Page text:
How does New Hampshire, a state with the motto “Live Free or Die,” confront and understand its participation in slavery, segregation, and the neglect of African-American history? What happens to our identity as residents of this state and as New Englanders when we begin to acknowledge all of our past?
Portsmouth, Milford, Canaan, and many other towns in New Hampshire have been home to natives of Africa and to African-Americans for centuries, but their stories have often been left out of official histories. Produced by The UNH Center for the Humanities, in collaboration with Atlantic Media Productions, Shadows Fall North focuses on the recovery of Black history in New Hampshire by two extraordinary women: historians and activists Valerie Cunningham and JerriAnne Boggis. Among the history it covers is the African Burying Ground in Portsmouth. In use during the 18th Century, the burying ground was later paved and built over. Coffins were found in 2003 during a construction project, and a memorial park opened at the site in 2015. Through on-site footage and interviews, Shadows Fall North reveals how the work of dedicated citizens has been central in the push to make Black history part of New Hampshire history. And it asks what is like for Valerie and JerriAnne to live in the state now, long after the era of slavery, long after the fight for Civil Rights, but as issues of race, identity, and belonging continue to arise in the region—and in the country.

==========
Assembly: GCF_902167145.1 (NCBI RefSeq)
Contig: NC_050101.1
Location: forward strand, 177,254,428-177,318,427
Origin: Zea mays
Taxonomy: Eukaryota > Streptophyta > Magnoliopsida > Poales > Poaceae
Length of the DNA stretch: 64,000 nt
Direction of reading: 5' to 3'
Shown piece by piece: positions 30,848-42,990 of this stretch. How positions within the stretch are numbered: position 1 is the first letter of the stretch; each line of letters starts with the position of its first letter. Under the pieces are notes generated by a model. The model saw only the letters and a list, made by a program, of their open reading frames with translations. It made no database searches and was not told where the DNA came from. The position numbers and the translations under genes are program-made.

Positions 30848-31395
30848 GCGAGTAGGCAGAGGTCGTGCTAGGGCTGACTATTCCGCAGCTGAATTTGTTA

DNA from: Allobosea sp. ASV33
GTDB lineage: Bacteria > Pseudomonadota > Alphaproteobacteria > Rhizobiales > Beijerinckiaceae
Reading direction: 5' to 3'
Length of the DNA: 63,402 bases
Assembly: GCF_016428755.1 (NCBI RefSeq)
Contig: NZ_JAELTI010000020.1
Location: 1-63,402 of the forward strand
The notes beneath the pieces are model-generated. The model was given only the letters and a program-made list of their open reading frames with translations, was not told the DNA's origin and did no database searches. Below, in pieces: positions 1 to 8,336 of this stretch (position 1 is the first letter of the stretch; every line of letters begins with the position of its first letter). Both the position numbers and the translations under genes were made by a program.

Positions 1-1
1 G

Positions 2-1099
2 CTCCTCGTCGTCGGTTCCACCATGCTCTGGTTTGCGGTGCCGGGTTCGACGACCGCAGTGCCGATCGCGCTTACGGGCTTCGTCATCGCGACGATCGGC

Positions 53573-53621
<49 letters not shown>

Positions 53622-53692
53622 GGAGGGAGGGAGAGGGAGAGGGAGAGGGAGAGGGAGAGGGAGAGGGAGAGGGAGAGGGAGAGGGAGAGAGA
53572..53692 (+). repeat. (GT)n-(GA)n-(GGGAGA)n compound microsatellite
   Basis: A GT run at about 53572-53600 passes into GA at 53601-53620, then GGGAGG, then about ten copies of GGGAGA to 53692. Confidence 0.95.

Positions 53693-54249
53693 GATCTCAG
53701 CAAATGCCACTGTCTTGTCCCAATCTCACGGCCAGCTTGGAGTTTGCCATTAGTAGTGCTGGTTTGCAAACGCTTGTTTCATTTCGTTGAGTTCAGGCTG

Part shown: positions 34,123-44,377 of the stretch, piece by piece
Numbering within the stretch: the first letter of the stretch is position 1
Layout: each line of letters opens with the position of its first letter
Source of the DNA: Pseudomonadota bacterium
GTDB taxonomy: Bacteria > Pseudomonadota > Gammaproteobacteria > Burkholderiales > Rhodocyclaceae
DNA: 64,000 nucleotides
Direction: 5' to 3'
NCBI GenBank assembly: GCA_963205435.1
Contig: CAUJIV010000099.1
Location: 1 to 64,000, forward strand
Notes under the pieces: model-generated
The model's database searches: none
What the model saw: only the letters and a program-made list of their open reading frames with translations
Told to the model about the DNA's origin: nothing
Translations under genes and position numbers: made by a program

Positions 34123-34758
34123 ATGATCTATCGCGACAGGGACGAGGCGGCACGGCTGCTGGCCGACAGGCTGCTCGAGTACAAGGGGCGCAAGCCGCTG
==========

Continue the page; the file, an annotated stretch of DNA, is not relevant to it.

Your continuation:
Read more and see the preview at blackhistorynh.com. Panel discussion and Q&A to follow with Producer Nancy Vawter; Director/Editor Brian Vawter; Consulting Producer and Director for the Portsmouth Black Heritage Trail, JerriAnne Boggis; Consulting Producer and historic preservationist, Valerie Cunningham; with moderator Jason Sokol, Associate Professor of History at the University of New Hampshire.